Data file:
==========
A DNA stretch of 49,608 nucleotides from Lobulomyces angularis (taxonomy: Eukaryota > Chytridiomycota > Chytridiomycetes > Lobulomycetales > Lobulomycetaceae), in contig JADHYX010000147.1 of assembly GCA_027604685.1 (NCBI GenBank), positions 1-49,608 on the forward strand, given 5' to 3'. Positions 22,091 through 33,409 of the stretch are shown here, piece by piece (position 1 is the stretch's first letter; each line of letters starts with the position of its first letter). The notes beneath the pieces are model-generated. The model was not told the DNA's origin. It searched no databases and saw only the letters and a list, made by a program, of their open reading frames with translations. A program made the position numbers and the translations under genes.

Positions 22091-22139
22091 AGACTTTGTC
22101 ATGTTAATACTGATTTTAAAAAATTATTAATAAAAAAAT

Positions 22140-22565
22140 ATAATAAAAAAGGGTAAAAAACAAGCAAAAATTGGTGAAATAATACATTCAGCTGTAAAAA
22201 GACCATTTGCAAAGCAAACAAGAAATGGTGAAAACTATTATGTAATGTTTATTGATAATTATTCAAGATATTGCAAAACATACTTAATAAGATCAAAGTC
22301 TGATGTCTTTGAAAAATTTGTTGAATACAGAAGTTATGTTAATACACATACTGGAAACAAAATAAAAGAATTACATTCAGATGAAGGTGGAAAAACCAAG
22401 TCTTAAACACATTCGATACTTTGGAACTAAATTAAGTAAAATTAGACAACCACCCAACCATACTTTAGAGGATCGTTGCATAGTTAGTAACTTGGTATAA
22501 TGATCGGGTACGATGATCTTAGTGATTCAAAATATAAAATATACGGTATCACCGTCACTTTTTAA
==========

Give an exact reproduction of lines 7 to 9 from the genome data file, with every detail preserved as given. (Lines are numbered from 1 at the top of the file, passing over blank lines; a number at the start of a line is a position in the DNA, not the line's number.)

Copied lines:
22201 GACCATTTGCAAAGCAAACAAGAAATGGTGAAAACTATTATGTAATGTTTATTGATAATTATTCAAGATATTGCAAAACATACTTAATAAGATCAAAGTC
22301 TGATGTCTTTGAAAAATTTGTTGAATACAGAAGTTATGTTAATACACATACTGGAAACAAAATAAAAGAATTACATTCAGATGAAGGTGGAAAAACCAAG
22401 TCTTAAACACATTCGATACTTTGGAACTAAATTAAGTAAAATTAGACAACCACCCAACCATACTTTAGAGGATCGTTGCATAGTTAGTAACTTGGTATAA